4. http://www.seawolves.com/seawolves-news/2008/01/former-wolf-alan-mills-new-job-in-retirement Alan Mills flew under the radar in 2007 when, after five years of not stepping on the mound, made a triumphant return to baseball. Mills filled the one major gap on the ’07 SeaWolves squad, a closer. While no one really knew what to expect from the 40-year-old Major League veteran, he quickly showed he still “had it” when he hit 90+ miles an hour on the radar gun. While Mills did not receive a callup to the Tigers, his accomplishments were amazing, converting on 23-of his first-23 save opportunities and helping lead the SeaWolves to their first Southern Division crown since 2001. His 23 saves also tied him for third-most all time in SeaWolves history. But it wasn’t only his on-field accomplishments that caught the eyes of the Tigers minor league brass in 2007, it was his off the field contributions to the club that made him a prospect once again. This time, however, it was a prospect of a different variety. The Tigers were so impressed with how the humble Mills interacted with his teammates that he was offered a job as the West Michigan Whitecaps pitching coach. Below is a recent article by MILB.Com’s Lisa Winston on the life story of Alan Mills. Perspective: Mills' return went beyond stats Former Major Leaguer's comeback in Erie impressed players, coaches By Lisa Winston Right-hander Alan Mills enjoyed a comeback season unlike any other I have ever seen in my 20 years of covering baseball. Like a meteor shower in your own backyard, it was brilliant and unexpected and all-too-brief. In his first 27 games with Detroit's Double-A Erie SeaWolves, Mills went 23-for-23 in save opportunities, posting a 1.65 ERA and limiting Eastern League hitters to a .154 average. He finally got hit on Aug. 28, giving up four runs in two-thirds of an inning to "skyrocket" his final ERA to 2.79. All this came at the age of 40 after having been away from the game since the end of 2001. A fellow closer in the league mentioned that he thought of Mills when his pitching coach had been filling out a survey that asked for "the best" in every category in the league. "How great would it be," he mused, "if Alan Mills was named the top relief prospect in this league?" I witnessed first-hand the season he had when he should have been voted the best relief prospect in his league. It was 1989 and I was the rookie beat writer for the Yankees' Prince William Cannons in the Class A Carolina League. At the end of the first half, the team had the worst record in the league, and was mired in last place in the first-half North Division standings. The team's biggest bugaboo was its pitching, which was in shambles. Great talent but no consistency and a bullpen that could not find a true closer (or, as we called it in those days, stopper). That changed on June 24 when the Yankees brought up Alan Mills from their Class A Fort Lauderdale team. He wasn't immediately welcomed as a savior, at least not to any Prince William fans who had known him in his previous two full-season stints with the Cannons in 1987-1988, when he'd combined to go 5-19 with a 5.07 ERA (2-11, 6.09 in 1987 and 3-8, 4.13 in 1988). "In 1987 I had pitched so badly that I was probably one of the worst pitchers in the league," Mills recalled of his first few go-rounds in Virginia. "I was fortunate not to get released. ... and 1988 wasn't much better." During the following offseason Mills knew he would have to do something drastic to continue his career so he built a mound in his backyard and hung up a tire to throw through several times a day. "Before that I was more of a thrower," he said, "But pitching is much easier when you can locate and throw strikes." In the second half of 1989, the Cannons went from worst to first, going on to win their first -- and only thus far -- Carolina League title (they're now the Potomac Nationals). Much of the credit for that can go to Mills. Going 6-1 with an 0.91 ERA, he was not only the best pitcher on the team but he made everyone else better as they discovered their roles. The Yankees responded by doing what was almost unheard of for them at the time. They brought Mills from Class A to the Majors to start 1990. He posted a 4.10 ERA in 36 games with the Bronx Bombers in '90, en route to a 12-year Major League career in which he went 39-32 with a 4.12 ERA in 474 games. He spent the bulk of his career with the Baltimore Orioles, to whom he was dealt in 1992, with a brief stint in Los Angeles. His best season came in 1992 when he was 10-4 with a 2.61 ERA in 35 games for the Orioles. His last regular-season appearance came with the Orioles in October 2001. So when I saw that he had returned to the mound this past summer, I circled the date that Erie would come through Bowie in red pen and headed out to Prince Georges Stadium that afternoon. One thing I knew about Alan was that although he is one of the most kind and thoughtful gentlemen I have ever met in my 20 years covering the game, he's not comfortable being in the "media spotlight" and generally respectfully declines to talk about himself on the record. So when people there found out who I was there to see, I got a very definite, "yeah, good luck with that" look. But when Alan peeked out and saw it was me, the slightly wary expression was replaced by the big welcoming smile I'd missed. He explained to me he still wasn't talking on the record -- yet -- about the comeback attempt. He just wanted to see how everything worked out. He was flying so far below the radar that even some of his family was still in the dark about what he was doing. His dad knew, of course, but his siblings all thought he was there as a coach. "Well, what if they Google you to find out your stats? Won't they find out then?" I asked. He gave me a slightly mischevious smile. "Lisa, how many people Google a coach for his stats?" But last week, while enjoying the holidays with his kids, he shared his story, reflecting on his reasons for leaving, his reasons for coming back and his plans for 2008. During Spring Training of 2002, with two of his three children still babies, he made the decision to walk away from the game to be with his family. What he didn't expect was to go through a divorce shortly thereafter. It took awhile for him to, in his own words, "regroup," and he didn't want to venture too far from his home and kids in Lakeland, Fla. During that time, Mills coached local amateur baseball teams, staying in shape and keeping his 90-mph fastball, slider and changeup sharp. There were a few times he looked into returning to the game with teams that had local Spring Training camps. He came close to signing with the Cleveland Indians, and went to Spring Training in 2004 for several weeks with Tampa Bay, but in both cases their farm teams were too far from home so he walked away. Over time, though, he and his ex-wife worked through the situation to the point that by last spring, Mills felt he was ready to give it one last try. "I knew the window of opportunity was closing," he said, "And our ability to communicate allowed it to take place without any conflict of interest when it came to our kids." Through a network of local baseball friends and former players, the word spread to Dan Lunetta, Detroit's director of Minor League operations, that Mills still "had it." He arranged for Mills to throw for pitching coordinator Jon Matlack and player development director Glenn Ezell and, after a few months, Mills was headed to Erie, Pa. He joined, in early June, a club that was just 30-25, somewhere in the middle of the Eastern League pack. He joined a pitching staff that featured several of the Tigers' top young prospects. For that matter, even his manager, Matt Walbeck (who has since left the organization to become Texas' third base coach) was younger than Mills at 37. Mills did not set any particular goals for himself, no deadline that said "Detroit or bust." All he wanted was the chance to see what he could do after more than half a decade away from the game he still missed. "After being out so long, I really didn't know what to expect, or even if I'd be able to endure the rigorous demands of a season," he said. "I just went with the intention of trying to be available every day. I couldn't have imagined pitching the way I did." By September, Mills had helped lead the team to an 81-59 record, first place in their division, and a spot in the Eastern League playoffs. If he was disappointed not to be called up to Detroit in September, he hid it well. "They were in the race and were having issues in the bullpen with injuries and what not," he said. "So once a certain amount of time passed by I figured it wouldn't happen." Ezell already had some strong thoughts about where he wanted to see Mills down the line -- as a member of the Tigers' player development field staff -- and his performance, both on and off the field, simply reinforced them. "He is absolutely a consummate professional," Ezell said, "The players had the utmost respect for him." Ezell's impressions were confirmed when he went to see his Tigers prospects play in the Arizona Fall League. While there, he was chatting with Matt Rankin, the trainer for Triple-A Toledo, who was serving as the trainer for the Peoria Saguaros. "He asked me, 'Who is this Alan Mills guy that all the pitchers were talking about?' Because everybody who came up from Erie to Toledo had nothing but high praise for him," Ezell recalled. "That to me is the ultimate compliment. Even after numerous years in the Majors, here he was in Double-A, still working to get better, and the young players saw that and appreciated it." Mills met with Ezell and Matlack this fall and was offered the position of pitching coach at West Michigan, the two-time defending champions of the Class A Midwest League. Among the pitchers expected to be in his charge could be teenage right-hander Rick Porcello, the Tigers' top draft pick in 2007 and a young man widely regarded as the top high school pitcher available in that draft. But just because he's no longer pitching doesn't mean he's lost his competitive spirit. "I hope that I never lose the feeling of wanting to play, because it allows you to maintain a certain energy level and passion," he said. "But there comes a time when you have to let go of playing." Meanwhile, instead of throwing a ball through a tire in his backyard this offseason, he's reading as many books and watching as many videos about teaching pitching as he can, while trying to reflect on everything he learned over the years from a variety of great coaches that have included A.J. Sager, Dick Bosman and Ray Miller. But maybe one of the best lessons he could pass along to his charges this summer, came from one Alan Mills circa 1987-1988. "When you get to the Majors and become established, sometimes you can forget about the past," he said. "I try not to forget about the rough years I had, because I had talent but wasn't seasoned enough to really know what I needed to do with it to be successful."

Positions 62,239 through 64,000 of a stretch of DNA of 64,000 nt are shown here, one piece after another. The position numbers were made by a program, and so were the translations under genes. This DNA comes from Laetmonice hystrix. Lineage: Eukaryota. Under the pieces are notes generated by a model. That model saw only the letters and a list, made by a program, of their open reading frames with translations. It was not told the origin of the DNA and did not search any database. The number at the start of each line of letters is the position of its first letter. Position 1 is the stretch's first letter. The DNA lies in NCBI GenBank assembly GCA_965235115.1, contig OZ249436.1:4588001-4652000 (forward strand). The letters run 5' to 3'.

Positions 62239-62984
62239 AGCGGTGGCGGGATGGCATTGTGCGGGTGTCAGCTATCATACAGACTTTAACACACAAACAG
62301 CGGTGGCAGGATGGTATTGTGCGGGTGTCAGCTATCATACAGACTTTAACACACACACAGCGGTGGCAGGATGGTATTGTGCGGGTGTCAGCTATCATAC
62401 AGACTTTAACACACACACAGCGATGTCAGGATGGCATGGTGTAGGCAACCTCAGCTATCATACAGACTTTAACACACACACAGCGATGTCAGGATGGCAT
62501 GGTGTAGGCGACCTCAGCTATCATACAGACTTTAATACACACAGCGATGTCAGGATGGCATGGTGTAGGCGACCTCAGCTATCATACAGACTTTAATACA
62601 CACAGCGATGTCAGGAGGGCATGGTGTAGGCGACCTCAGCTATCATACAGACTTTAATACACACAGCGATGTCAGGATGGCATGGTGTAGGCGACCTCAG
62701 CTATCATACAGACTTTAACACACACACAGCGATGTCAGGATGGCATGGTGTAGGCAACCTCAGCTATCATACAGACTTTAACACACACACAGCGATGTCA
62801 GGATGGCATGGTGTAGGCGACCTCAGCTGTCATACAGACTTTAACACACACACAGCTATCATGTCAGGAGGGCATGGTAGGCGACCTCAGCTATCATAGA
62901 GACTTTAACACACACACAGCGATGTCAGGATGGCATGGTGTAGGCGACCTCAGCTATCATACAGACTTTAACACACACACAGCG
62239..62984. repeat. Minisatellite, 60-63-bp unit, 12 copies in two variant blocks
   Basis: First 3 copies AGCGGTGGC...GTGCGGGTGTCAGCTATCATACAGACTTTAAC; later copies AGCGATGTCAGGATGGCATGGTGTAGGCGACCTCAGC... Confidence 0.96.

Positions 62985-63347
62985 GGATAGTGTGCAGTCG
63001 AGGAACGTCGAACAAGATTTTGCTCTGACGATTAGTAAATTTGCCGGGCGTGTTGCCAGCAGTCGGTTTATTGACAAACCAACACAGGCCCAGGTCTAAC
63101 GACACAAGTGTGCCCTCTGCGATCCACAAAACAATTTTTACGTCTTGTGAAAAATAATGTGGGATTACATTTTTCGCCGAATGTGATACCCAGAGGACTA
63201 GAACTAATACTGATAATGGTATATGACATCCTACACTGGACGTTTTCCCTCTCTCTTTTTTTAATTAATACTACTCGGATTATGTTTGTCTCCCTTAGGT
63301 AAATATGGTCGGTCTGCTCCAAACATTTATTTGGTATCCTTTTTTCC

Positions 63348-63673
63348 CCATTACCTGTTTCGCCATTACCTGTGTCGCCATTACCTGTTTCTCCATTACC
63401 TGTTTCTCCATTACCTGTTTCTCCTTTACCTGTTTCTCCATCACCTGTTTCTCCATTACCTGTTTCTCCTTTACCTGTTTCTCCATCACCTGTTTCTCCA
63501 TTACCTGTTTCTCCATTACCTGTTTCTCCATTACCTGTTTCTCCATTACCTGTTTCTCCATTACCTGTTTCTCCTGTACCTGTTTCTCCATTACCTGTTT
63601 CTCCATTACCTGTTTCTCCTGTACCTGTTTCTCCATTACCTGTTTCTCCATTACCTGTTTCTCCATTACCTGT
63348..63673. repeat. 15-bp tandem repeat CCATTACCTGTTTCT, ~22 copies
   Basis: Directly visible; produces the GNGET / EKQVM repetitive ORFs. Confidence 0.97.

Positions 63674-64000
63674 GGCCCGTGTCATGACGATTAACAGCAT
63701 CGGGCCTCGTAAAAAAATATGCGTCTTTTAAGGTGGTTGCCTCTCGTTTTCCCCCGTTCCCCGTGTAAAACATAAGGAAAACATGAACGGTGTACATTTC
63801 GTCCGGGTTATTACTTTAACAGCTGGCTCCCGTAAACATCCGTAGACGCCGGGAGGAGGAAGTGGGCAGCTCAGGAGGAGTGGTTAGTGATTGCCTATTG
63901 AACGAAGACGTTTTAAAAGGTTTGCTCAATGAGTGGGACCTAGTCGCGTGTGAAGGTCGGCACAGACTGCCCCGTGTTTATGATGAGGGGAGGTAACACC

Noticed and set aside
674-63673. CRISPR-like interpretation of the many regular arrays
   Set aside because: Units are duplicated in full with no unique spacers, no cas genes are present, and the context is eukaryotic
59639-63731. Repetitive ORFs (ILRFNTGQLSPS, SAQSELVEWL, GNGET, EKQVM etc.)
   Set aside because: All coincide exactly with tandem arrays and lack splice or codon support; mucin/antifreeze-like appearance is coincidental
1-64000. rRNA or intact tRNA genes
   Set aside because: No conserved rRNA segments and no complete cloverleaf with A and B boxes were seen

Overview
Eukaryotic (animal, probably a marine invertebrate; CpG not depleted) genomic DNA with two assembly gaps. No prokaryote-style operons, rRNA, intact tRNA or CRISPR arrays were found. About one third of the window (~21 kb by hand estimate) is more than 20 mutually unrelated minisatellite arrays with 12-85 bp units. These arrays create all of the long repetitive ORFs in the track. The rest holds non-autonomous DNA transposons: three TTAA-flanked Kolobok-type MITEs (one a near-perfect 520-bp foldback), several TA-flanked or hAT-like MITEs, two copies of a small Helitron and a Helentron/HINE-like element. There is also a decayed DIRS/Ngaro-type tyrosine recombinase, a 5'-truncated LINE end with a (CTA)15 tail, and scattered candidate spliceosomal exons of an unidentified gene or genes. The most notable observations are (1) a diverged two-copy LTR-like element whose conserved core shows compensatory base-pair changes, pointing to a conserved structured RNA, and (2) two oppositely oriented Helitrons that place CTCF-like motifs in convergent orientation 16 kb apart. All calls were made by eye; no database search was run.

5. The Tigers website has links to listen to the Inside Tiger Town broadcasts. They have broadcast 4 shows so far, with 10 more to follow. The shows are around an hour long. Helps fill a void during the offseason. http://detroit.tigers.mlb.com/det/fan_forum/hotstove.jsp